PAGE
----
Brené Brown, author of Daring Greatly and Rising Strong, articulated the difference between empathy and sympathy in her YouTube short, where she illustrates the best way to ease someone's pain and suffering. She reminds us that we can only create a genuine empathic connection if we are brave enough to really get in touch with our own fragilities. She proposes that empathy fuels connection and sympathy drives disconnection.
Kelly is a psychotherapist in Clapham diagnosed with stage two kidney cancer. She’s spent a lot of time researching other types of psychological support for cancer survivors, discovering there is very little. She is researching group therapy, whereby survivors could meet on a regular basis in a contained and safe space to support each other in an empathetic way.
You’ve just been diagnosed with cancer, treated for it and expected to get back to normal, all within three months, right? Wrong! This was the case for me.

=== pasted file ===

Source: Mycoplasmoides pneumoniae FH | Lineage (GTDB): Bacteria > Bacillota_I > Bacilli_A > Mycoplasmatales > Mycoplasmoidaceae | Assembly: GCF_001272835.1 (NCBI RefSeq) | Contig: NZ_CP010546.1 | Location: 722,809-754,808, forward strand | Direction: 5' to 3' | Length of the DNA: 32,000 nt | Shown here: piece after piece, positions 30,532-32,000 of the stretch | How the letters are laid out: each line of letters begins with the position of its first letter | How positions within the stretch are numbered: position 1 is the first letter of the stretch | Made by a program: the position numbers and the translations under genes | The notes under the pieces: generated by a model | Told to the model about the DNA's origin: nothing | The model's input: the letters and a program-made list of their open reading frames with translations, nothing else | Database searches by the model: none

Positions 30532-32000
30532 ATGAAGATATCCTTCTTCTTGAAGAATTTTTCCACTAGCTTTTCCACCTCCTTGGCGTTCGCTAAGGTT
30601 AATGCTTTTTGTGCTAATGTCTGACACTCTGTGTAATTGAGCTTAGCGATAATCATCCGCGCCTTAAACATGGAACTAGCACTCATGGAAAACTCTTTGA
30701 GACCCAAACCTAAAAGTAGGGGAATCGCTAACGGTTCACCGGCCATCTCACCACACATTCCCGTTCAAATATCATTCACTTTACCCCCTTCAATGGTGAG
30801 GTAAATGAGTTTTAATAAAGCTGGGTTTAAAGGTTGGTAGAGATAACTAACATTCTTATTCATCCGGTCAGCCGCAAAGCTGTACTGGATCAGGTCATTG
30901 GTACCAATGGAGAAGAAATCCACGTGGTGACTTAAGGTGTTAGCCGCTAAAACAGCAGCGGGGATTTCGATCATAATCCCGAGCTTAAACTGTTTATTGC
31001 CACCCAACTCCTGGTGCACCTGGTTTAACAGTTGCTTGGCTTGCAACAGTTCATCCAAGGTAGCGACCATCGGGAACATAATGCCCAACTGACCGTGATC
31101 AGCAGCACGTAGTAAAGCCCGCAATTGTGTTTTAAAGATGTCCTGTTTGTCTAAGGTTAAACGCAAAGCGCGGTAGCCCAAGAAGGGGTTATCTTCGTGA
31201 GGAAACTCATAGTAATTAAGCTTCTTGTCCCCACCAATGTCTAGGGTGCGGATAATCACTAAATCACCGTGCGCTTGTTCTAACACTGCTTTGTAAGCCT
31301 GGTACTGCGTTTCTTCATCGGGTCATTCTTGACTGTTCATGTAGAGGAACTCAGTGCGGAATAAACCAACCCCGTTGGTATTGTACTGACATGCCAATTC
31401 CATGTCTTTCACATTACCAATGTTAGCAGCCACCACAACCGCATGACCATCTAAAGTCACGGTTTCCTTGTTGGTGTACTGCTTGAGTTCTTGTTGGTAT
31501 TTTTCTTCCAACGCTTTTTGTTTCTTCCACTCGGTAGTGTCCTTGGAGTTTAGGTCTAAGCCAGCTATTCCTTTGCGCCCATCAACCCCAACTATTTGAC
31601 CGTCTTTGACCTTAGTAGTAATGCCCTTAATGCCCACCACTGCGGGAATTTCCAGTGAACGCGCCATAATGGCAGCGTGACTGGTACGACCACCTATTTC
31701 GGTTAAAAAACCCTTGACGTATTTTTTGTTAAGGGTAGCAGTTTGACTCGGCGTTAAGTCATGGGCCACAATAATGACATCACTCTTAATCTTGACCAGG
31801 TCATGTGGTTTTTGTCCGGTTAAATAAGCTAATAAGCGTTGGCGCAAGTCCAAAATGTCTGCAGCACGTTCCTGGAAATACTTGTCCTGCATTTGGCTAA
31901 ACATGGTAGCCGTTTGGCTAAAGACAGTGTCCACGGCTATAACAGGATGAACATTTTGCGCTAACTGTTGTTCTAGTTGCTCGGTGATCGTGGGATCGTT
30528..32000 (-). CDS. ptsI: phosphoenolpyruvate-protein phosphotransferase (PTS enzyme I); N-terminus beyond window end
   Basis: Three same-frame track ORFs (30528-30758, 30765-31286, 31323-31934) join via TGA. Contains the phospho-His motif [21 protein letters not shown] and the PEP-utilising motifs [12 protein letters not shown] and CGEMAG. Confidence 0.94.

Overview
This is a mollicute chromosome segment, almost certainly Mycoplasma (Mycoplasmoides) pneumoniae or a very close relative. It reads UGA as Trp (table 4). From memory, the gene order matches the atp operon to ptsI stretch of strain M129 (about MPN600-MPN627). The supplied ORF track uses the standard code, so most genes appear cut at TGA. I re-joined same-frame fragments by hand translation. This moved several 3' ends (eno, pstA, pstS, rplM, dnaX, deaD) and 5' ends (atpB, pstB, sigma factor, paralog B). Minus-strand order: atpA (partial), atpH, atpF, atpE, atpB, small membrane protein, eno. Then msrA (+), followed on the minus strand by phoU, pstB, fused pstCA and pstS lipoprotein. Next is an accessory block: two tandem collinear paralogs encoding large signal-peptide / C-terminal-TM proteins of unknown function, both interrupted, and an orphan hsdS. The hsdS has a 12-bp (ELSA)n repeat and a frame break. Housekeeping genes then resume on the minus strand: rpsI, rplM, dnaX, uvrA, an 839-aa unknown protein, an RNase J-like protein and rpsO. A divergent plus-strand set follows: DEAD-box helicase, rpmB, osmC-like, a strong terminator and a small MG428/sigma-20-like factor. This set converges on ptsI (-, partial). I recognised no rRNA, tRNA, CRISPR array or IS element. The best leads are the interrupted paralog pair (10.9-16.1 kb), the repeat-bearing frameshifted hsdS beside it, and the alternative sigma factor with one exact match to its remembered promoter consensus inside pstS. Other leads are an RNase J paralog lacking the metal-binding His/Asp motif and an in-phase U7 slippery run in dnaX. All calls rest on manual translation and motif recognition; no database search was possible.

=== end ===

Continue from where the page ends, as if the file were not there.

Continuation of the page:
Almost two years ago, an unusual pain in my side led me to see my GP. As an avid yoga practitioner, I am very in touch with my body and I knew this pain wasn’t like anything I had ever felt before. I was immediately sent for blood tests suspecting kidney stones. A week later, my consultant confirmed that it was actually stage two kidney cancer – a 10 cm tumour inside the lining of my kidney. Within two days, I was in surgery having it removed. I spent a further two nights in hospital and was discharged by the third.